Weekly Local Biography

  John Morgan


By Rebecca Lomax, Ph.D.

My friend John Morgan is a child of the ‘50s. Born in southern England into a middle class family, he was the middle child of three boys. His family was almost too comfortable, he says, but certain expectations went along with that comfort. Expectations as to his education, his vocation, and his personal choices were part of the picture. He went with the flow. It would be a long time before he began to question these societal expectations or examine other options. And then he would discover, to his amazement and delight, a whole new world opening up to him.

John’s first job was working on a chicken farm when he was home from boarding school. He was only 15 or 16, maybe even too young to work chasing chickens, but chase them he did. After he caught them, he had the uncomfortable task of holding onto the fighting birds while they were given injections of some type. It was distasteful work, but he earned spending money. Both of us wonder just what was being injected, and are grateful for the option of organic foods. And, yes, he does occasionally eat chicken today.

John’s next career path led him to the geriatric ward of a hospital, where he had the unpleasant task of cleaning up. The cleaning chemicals and sprays were not pleasant, and he remembers the smells to this day. But it was another step along the path to adulthood, and he learned from it. He didn’t choose medicine for a career, though, and the next job he had was in a supermarket. Here things get funny, and he admits he was “sacked”. Actually he was sacked for being a teenaged boy with limited experience. A huge bag of sugar that he was carrying sprung a leak and left a substantial trail of sugar on the floor. Then he took a wet mop to clean it up, and the customers’ shoes stuck to the floor as they walked through it. The vision leaves us both laughing.

John did not go to university. His father, who was with the Bank of England, suggested that instead he should join that honorable establishment for his career. So, at the age of 18, John took a position with the bank and there he stayed for 14 years. He got married; he had a daughter. He worked. Life went on. And on.

Then his marriage fell apart, and for the first time John began to question his life choices. On a holiday with friends, they asked him, “What do you want to do?” He wasn’t sure but he began to consider other options. He was broke; divorces are expensive. So he took a second job at night in a wine bar. He worked his way up to manager. He left the Bank of England behind. The owner of the wine bar opened a new restaurant, Ransome’s, and offered John the position of manager. John had the people skills, the organizational skills to manage an upscale restaurant, and his banking career had also given him the financial skills. Ransome’s became quite trendy, often hosting celebrity guests such as Jack Lemon and Twiggy. Then came the 1989 property crash, and John began to think about his future. Did he want to work for somebody else for the rest of his life? The answer was a resounding “no”.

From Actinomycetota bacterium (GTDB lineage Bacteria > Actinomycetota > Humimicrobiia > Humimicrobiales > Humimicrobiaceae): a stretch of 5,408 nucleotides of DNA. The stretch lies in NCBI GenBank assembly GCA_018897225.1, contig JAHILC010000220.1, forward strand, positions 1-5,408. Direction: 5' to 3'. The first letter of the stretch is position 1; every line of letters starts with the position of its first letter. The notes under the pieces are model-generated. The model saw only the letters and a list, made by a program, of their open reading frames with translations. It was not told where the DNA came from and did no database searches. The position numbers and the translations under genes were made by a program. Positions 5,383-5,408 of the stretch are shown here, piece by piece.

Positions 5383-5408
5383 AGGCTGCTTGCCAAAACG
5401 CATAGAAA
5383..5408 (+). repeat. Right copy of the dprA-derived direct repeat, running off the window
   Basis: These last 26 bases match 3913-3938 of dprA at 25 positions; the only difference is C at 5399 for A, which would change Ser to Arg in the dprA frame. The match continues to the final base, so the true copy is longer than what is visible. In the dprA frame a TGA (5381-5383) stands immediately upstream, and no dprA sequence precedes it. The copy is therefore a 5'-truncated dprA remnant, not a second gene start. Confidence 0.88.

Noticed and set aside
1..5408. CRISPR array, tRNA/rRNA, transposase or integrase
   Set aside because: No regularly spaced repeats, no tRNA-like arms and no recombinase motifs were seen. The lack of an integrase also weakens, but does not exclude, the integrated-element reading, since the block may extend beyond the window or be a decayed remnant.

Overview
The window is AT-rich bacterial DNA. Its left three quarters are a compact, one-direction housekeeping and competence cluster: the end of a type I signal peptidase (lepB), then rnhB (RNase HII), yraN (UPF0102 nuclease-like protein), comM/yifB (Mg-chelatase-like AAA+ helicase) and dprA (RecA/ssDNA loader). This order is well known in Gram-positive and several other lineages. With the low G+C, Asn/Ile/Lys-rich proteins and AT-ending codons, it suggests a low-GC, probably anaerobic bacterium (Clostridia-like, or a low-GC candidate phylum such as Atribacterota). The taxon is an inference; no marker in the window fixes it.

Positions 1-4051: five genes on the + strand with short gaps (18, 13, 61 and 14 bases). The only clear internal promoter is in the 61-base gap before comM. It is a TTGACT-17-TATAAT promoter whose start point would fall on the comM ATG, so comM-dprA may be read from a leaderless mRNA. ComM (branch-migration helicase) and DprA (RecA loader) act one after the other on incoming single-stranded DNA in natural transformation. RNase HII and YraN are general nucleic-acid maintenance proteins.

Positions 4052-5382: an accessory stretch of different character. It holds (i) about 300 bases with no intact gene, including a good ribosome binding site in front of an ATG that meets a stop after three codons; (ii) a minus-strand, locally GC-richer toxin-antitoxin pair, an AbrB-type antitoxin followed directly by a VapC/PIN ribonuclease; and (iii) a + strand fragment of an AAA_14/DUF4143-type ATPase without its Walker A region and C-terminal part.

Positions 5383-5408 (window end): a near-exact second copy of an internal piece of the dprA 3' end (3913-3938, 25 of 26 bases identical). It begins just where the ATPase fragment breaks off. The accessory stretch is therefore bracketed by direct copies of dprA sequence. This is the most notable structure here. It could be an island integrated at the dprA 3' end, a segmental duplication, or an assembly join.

He left Ransome’s and bought an old restaurant in Kent, named the “Wife of Bath”. He began restoring it on a shoestring. He did much of the work himself, and that would become his pattern for the next 13 years. As the restaurant became established, he added guestrooms for overnight guests. Celebrities found this restaurant also, and Catherine Zeta Jones was among them. Meanwhile, John continued to do everything, usually sleeping for only about 5 hours a night. What are the most difficult things about managing a restaurant? Managing the people, of course, but that can also be very rewarding. John says that probably the most difficult, the most stressful thing is that it’s a little like the theater. When you open the doors to customers, it’s “curtains up” and you and your entire staff are on stage.

He experienced two profound losses during this busy part of his life. His brother died at the age of 40 of a brain tumor, leaving a widow and two children. And a waitress who had been a stalwart friend and employee died after being hit by a speeding motorcycle. He was stunned. Although he is very close to his brother’s widow and children, he says those two losses so close together were overwhelming.

As John approached his 50th birthday, the idea of retirement took shape. Two weeks after his birthday, he sold the restaurant for a tidy sum and invested the profits in real estate. He purchased an old house in England, reserving a bedroom for his occasional visits there and renting it out. His daughter had her 21st birthday about the same time that John sold his restaurant, so he gave her – and himself – a unique gift. They went trekking in South America together for three months. It was a time to get to know each other, and to explore their individual futures. His future began to be clear. He had been a visitor to Thailand for about twelve years. He would invest in condominiums in the country and move here to manage them. And he did, I’m happy to say. He returns to England for several months of the year to manage his investments there, and then he comes back to Thailand.

There is a board game named “Snakes and Ladders” that was invented in Victorian England. It’s a game of chance rather than skill. John says that it’s like life. Sometimes the numbers are right and you go up the ladder, sometimes you don’t. John Morgan isn’t chasing chickens any more. His numbers are going right up the ladder. Life is good.